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Working with women

Women are the backbone of Africa's farming workforce, yet life for rural women isn't easy.

In sub-Saharan Africa, 80% of agricultural production is by smallholder farmers. And the female share of the agricultural labour force is the highest in the world.

But rural women face an array of challenges. Women don’t have the same rights as men, and often have to juggle domestic duties and agricultural work - sowing, weeding and harvesting crops, but also making food for their families and collecting firewood and water.

Despite bearing the brunt of arduous field work, it can be much harder for women to achieve the same results on their farms as men do.

Women often have lower access to land, training, markets and quality seeds. In Africa, women receive only 2-5% of agricultural extension services, which provide the technical advice, inputs and services needed for farming.

They typically have little decision-making power in their own households and few opportunities to participate in the community. Ultimately, women are more likely to live in poverty than men.

Empowering women is a central part of our work – and has been shown to have wider benefits as well. When women prosper, they tend to invest more in their homes and families, giving their children more nutritious food, keeping them healthy and sending them to school.

In fact, investing in rural women doesn’t only have the power to transform lives on a family level; it also has the power to boost food security on a global scale. The UN’s Food and Agriculture Organisation has estimated that if women were given the same access to productive resources as men, they could increase the yields on their farms by 20-30% - which would in turn reduce the number of hungry people in the world by around 12-17%.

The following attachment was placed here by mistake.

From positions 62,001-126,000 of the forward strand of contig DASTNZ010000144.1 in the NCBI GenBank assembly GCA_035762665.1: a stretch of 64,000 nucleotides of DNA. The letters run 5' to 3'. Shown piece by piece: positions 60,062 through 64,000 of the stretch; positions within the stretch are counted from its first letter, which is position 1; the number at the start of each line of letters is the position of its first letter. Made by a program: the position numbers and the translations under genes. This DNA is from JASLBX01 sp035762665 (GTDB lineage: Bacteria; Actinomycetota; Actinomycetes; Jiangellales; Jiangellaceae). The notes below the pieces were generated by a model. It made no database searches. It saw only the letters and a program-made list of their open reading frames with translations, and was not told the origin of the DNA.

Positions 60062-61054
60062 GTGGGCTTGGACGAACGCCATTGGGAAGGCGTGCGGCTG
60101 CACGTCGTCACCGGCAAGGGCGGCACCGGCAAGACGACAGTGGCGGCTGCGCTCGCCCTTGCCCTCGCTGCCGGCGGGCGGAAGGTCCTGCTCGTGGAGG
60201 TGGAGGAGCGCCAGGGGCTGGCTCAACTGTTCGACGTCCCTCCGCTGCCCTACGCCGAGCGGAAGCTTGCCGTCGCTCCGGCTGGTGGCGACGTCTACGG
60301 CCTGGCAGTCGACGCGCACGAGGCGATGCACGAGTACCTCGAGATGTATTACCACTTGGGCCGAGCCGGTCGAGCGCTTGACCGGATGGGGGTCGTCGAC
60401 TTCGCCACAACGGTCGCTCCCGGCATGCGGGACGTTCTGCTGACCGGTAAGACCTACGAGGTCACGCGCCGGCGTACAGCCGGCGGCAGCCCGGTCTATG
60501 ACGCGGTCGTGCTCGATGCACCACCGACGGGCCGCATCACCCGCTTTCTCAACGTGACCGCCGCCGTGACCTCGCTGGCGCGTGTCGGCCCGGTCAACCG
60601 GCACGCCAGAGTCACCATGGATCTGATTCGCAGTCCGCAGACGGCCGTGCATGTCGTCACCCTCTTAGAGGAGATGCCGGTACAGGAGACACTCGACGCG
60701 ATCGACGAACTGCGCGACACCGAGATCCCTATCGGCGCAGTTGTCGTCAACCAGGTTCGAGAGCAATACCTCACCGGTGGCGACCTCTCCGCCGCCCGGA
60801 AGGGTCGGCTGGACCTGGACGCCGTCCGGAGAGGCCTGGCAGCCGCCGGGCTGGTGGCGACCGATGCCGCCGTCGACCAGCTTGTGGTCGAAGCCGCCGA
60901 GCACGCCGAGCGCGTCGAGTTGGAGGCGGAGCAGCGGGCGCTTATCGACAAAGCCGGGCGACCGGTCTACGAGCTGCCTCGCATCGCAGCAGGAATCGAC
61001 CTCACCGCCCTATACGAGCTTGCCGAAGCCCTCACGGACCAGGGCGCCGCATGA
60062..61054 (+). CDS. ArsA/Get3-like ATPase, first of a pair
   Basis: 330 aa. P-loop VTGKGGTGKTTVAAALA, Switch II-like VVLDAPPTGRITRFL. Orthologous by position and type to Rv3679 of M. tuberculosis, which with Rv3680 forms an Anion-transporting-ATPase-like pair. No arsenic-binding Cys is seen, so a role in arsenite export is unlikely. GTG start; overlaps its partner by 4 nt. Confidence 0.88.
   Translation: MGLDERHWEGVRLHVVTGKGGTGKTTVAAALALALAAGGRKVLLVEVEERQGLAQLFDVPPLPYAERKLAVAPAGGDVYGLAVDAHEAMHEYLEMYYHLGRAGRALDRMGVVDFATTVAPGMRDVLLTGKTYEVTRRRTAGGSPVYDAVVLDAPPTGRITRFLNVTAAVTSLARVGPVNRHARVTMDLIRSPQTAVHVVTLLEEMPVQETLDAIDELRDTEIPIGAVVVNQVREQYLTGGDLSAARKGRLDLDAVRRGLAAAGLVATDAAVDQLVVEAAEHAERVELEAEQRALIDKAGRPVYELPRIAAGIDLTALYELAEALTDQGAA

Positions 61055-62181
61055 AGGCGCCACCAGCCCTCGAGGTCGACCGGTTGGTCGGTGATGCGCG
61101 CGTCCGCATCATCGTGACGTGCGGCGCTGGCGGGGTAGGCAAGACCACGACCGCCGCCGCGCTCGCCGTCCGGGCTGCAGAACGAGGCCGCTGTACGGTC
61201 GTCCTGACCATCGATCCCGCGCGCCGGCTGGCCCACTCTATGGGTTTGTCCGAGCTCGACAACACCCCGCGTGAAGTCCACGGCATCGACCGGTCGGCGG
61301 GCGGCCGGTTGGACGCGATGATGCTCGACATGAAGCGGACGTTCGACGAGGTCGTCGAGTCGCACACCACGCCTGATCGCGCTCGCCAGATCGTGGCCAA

In the following video, Mary Temu, a smallholder farmer receiving support from Farm Africa in the Babati District of Tanzania, explains to NFU President and Farm Africa ambassador Minette Batters some of the challenges female farmers face in eastern Africa, and how she has become empowered through working with Farm Africa. 

Farm Africa works to understand the challenges that women face in their local contexts and adapts programmes to fit these conditions. This means:

  • Involving women in selling their produce, giving them more financial independence and a better idea of market prices so they can adapt their farming businesses accordingly
  • Setting up women’s savings and loans groups, so that women have access to funds to invest in setting up small businesses
  • Running training sessions at times when women can attend them and providing crèche facilities
  • Supporting women with agricultural projects that they can run from their homes, such as beekeeping and raffia weaving
  • Encouraging women to join cooperatives and take up leadership positions within them.

By opening up new opportunities for women, we help them to develop new streams of income and work their way out of poverty. And when women have more economic empowerment and more opportunities, it helps the whole community to grow and prosper.

And that’s why our work with women is so important. Because equality for women really is progress for all.

Watch our webinar with the Cherie Blair Foundation for Women to explore the state of entrepreneurship for women working in agriculture in sub-Saharan Africa here. We discuss Farm Africa’s work with women smallholder farmers in Tanzania and Cherie Blair Foundation for Women’s work empowering women to start, grow and sustain successful businesses.

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